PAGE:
Berlin 1976 and 2013

See also Gallery entitled "Berlin"
Berlin 1976 and 2013.

I first visited Berlin in 1976 at the height of the Cold War and when the city was divided by a wall. My job was to manage the installation of furniture in a new British Embassy just built in East Berlin.
The Embassy was set up under certain conditions, one being that we didn’t recognise Checkpoint Charlie. This meant that when I was picked up from Tegal airport I was driven along the corridor (a road giving access to Berlin through East Germany) and into East Germany through another gate. At the Embassy I was given a diplomatic pass which allowed me through Checkpoint Charlie. Although I had to show my passport at the checkpoint I had to make sure it was not stamped there.
At that time the East Germans were a very depressed nation with very few smiling faces. However, I didn’t see any poverty; everyone appeared to work and had enough food and clothing even though basic. Life was pure socialistic, everything run by the state, ie employment and the rental of homes etc. The country was desperate for Western currency so certain luxury items could only be bought with western currency, these included cars, opera tickets etc. I had a Praktica camera which was made in E Germany but you couldn’t buy one there, they were all exported. I stayed in the Hotel Unter Den Linden across the road from the Meissen porcelain shop where you could only buy seconds; all first quality was exported. Cars were bought through the state, if you had enough money to buy one there was a seven year waiting list, and that was for a Trabant.
The purpose of my latest visit in 2013 was to see how the city has changed in the last 37 years and since re-unification. Having become more and more allergic to budget airlines I thought I would try the coach. There is a Euro-Lines coach that leaves Victoria for Berlin most days, it cost me £78 return with no hidden costs. I even used my bus pass to get to Victoria. It was a 19 hour journey, through the night, all on time and without any problems.
I suppose Berlin’s struggles began in 1933 when Hitler’s Nazi party took power; his intention was to take over the world with Berlin as World Capital. In the process they wanted to produce the perfect Arian race; Jews etc either emigrated or were rounded up with horrifying consequences.
World War 2 followed Germany’s invasion of Poland in 1939. After Hitler’s defeat in 1945 the control of Berlin was split into four sectors; each sector controlled by either America, Britain or France in the West; and the Soviet Union in the East. East Berliners came under the austerity of communist rule and could clearly see the potential prospects in the west and began to emigrate. The migration of this brain and brawn drain was in such high numbers that it began to send the east into economic decline. The only way to stop this migration was to build a physical barrier, The Wall, which was built in 1961. Desperate attempts to cross into the West were horrifyingly life threatening with hundreds being killed in the process.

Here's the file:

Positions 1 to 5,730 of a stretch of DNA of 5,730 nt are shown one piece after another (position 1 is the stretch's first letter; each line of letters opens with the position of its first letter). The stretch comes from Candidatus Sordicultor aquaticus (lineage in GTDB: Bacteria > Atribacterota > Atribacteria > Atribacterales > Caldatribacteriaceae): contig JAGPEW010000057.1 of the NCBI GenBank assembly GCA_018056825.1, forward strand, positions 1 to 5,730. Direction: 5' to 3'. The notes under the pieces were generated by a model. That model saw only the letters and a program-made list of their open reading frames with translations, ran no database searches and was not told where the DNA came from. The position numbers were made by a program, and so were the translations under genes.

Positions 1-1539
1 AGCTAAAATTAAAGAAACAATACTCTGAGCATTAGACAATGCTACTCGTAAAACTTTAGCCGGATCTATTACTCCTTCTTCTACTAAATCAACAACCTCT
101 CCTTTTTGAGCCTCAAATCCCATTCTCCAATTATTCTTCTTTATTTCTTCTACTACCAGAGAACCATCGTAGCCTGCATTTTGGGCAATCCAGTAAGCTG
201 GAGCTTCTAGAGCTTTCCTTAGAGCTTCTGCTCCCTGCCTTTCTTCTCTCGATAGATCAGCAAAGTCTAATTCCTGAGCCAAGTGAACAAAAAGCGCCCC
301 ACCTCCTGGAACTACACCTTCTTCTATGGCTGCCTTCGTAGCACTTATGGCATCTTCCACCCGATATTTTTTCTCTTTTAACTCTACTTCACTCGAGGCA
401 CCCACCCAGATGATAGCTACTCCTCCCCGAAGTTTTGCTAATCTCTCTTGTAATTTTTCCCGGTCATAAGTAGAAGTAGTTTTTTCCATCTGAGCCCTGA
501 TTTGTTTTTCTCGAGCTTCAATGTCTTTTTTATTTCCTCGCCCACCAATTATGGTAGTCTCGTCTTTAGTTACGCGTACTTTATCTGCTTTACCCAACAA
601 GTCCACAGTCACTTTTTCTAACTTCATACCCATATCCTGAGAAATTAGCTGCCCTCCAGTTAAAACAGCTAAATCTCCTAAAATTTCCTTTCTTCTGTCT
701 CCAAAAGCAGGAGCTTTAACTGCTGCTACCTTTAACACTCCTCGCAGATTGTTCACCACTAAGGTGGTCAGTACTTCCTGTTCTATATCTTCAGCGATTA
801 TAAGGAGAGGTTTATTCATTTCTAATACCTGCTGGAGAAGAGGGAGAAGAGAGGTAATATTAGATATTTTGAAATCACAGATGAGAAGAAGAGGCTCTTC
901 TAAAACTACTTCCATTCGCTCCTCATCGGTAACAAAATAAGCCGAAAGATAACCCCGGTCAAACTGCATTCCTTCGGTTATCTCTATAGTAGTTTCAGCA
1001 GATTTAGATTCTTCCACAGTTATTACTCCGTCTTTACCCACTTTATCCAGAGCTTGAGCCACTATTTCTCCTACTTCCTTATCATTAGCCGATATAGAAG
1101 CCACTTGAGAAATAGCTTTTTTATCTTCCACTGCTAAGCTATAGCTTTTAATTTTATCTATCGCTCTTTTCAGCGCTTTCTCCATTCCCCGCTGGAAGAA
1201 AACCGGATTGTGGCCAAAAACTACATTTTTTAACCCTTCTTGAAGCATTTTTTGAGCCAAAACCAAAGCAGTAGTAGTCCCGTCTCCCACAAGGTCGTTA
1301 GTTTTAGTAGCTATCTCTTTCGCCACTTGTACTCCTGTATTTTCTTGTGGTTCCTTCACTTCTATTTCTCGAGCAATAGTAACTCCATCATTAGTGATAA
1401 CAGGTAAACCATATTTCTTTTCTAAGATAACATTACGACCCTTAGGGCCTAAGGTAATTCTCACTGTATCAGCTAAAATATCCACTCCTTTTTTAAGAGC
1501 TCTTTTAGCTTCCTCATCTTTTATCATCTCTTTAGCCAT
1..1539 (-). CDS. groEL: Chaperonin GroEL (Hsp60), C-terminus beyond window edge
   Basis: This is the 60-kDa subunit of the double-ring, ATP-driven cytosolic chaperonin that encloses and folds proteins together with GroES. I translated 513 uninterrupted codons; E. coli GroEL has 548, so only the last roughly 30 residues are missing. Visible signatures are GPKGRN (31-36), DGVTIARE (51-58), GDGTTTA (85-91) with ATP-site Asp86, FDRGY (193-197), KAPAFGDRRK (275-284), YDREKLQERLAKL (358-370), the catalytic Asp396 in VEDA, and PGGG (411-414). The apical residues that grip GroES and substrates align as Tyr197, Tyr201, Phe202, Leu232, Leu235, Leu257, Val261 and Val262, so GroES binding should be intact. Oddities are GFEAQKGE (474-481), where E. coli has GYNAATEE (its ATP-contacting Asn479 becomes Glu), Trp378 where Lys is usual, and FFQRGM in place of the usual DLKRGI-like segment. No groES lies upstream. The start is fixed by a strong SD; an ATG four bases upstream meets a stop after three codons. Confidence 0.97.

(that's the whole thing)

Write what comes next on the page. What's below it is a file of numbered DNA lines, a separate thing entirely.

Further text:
In 1989, along with the collapse of the Soviet Union, the wall came down; possibly the most cost effective demolition job ever; armed with whatever tools they could lay their hands on hordes of local residents came out onto the street and before long it was breached, dismantled and sold off bit by bit as souvenirs.
So how was Berlin now, in 2013, particularly in the East? There was certainly no sign of any austerity. In 1976 many buildings were war damaged shells with little future hope. A lot of money must now have been pumped in to re-juvenate the key buildings; these included the Brandenburg Gate, many churches and the Reichstag; our own Sir Norman Foster being responsible for the restoration of the latter.
The biggest transformation has got to be the Potsdamer Platz; in 1976 this was a wide desolate death strip patrolled by guards under instructions to shoot to kill, dogs, razor wire, trenches etc. It has now been totally rebuilt with imposing new buildings.
My main disappointment was Checkpoint Charlie, that notorious checkpoint which allowed westerners into East Berlin. In 1976 I wasn’t allowed to photograph the border, particularly from the East, so it would have been more than my life was worth to photograph the checkpoint then. All that remains now is the American guard hut; unfortunately there are so called actors posing for photographs in American army uniform, very tacky. I’m glad there was no sign of any British uniforms or flag.
Many museums and monuments have also been built, set up so as to record and remember the horrors of the past; these include the Holocaust memorial; Topographie des Terrors, on the site of the Stasi, the Gestapo HQ; and Berlin Wall Memorial remembering the Berlin Wall victims. Hopefully the likes of those horrifying past years will never be seen again.

Stafford Steed